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We have around 10-15 different websites which at the moment are hosted on two Rackspace cloud servers with 4GB RAM. These two servers are totally independent of each other, we randomly choose a server for each new site.

We've recently launched a new site which is quite a memory hog, and has exhausted the memory on it's server several times since going up, causing it to crash. I'm looking into why this is within the site itself. But also I think there's a lot I can do with the server architecture. There are two obvious things I could do... Setup Varnish caching (the type of websites we have will benefit greatly from this). And setup load balancing between the two servers.

So to do this, I've proposed we get one new cloud instance. Now my question is what to do with it...

1) Set this up as another LAMP server, and get a load balancer from Rackspace (which are quite cheap) to load balance between all three. Each running their own version of Varnish to cache the sites.

2) Set up the new box as a Varnish caching layer, and get Varnish to do the load balancing between the two we currently have.

I really like the sound of option 2, as all the caching would happen in one place. We could also do some cool stuff within Varnish like get it to serve cached pages if all servers were down, and have generally greater control. Most of the website visitors are anonymous, so could be served a cached site. Most logged in users are editorial staff, so it's more important to prioritise high-availability.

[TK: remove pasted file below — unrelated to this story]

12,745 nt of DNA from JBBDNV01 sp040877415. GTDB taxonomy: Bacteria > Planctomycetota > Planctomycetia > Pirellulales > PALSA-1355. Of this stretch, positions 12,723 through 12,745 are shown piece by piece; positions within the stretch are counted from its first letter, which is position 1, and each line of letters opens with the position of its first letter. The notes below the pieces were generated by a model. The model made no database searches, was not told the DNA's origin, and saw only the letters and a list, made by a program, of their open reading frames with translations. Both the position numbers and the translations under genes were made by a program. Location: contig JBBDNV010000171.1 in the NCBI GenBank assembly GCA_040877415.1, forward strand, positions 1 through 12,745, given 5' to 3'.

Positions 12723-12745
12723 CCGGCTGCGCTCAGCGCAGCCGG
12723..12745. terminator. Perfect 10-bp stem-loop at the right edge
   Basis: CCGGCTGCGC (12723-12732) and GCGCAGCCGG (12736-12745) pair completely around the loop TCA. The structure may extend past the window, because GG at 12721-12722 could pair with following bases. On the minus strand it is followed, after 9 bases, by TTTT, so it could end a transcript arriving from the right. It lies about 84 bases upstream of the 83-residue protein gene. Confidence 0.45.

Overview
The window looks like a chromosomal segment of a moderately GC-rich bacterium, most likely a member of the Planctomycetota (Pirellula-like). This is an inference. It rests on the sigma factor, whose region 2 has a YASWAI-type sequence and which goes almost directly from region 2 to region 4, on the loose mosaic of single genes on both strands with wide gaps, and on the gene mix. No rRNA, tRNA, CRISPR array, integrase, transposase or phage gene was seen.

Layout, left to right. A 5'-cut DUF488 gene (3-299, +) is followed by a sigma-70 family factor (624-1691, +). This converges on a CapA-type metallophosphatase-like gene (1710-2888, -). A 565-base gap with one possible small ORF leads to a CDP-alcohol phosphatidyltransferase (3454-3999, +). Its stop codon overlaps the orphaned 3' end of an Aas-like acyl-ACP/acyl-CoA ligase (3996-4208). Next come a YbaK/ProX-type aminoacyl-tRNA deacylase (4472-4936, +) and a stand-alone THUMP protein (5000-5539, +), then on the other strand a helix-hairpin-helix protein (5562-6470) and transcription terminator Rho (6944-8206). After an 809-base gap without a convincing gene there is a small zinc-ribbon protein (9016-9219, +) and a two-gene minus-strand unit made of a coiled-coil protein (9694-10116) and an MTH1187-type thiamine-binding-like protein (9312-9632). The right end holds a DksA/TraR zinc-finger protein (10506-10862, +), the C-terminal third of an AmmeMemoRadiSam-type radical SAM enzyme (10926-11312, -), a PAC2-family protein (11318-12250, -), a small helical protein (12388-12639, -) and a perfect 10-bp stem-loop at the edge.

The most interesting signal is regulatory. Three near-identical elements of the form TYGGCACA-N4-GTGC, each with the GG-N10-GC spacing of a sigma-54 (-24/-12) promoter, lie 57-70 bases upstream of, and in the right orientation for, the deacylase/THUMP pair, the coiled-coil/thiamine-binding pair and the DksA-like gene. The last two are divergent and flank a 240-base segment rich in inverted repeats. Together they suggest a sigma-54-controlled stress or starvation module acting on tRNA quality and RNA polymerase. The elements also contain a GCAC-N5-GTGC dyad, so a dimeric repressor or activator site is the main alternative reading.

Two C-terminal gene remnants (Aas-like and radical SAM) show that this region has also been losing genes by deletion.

But, in terms of maximising the available resource, I'm not sure what is the best thing to do.

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Choose option 2 and then use a rackspace loadbalancer that does the following:

  • If varnish cache is up and alive direct all traffic to the varnish instance
  • If varnish is down load balance between the two remaining webservers

This prevents you from building a single point of failure but you need a reliable healthcheck in your loadbalancer configuration.

  • Thanks, agreed this is the best setup. However we don't have a database server, which means it will have to run on one of the load balanced LAMP servers, which still creates a single point of failure and defeats the point of load balancing. So I think we're not going for this approach at all now. – user280381 Jun 25 '13 at 11:05
  • set up a DB instance on both of the machines and use a product like percona cluster. and gone is your last spof :) – Pascal Schmiel Jun 25 '13 at 11:08
  • Unfortunatley, Rackspace cloud load balancers can't do any type of "intelligent" switching, so it would require a hardware load balancer or something else. – user280381 Aug 9 '13 at 9:19

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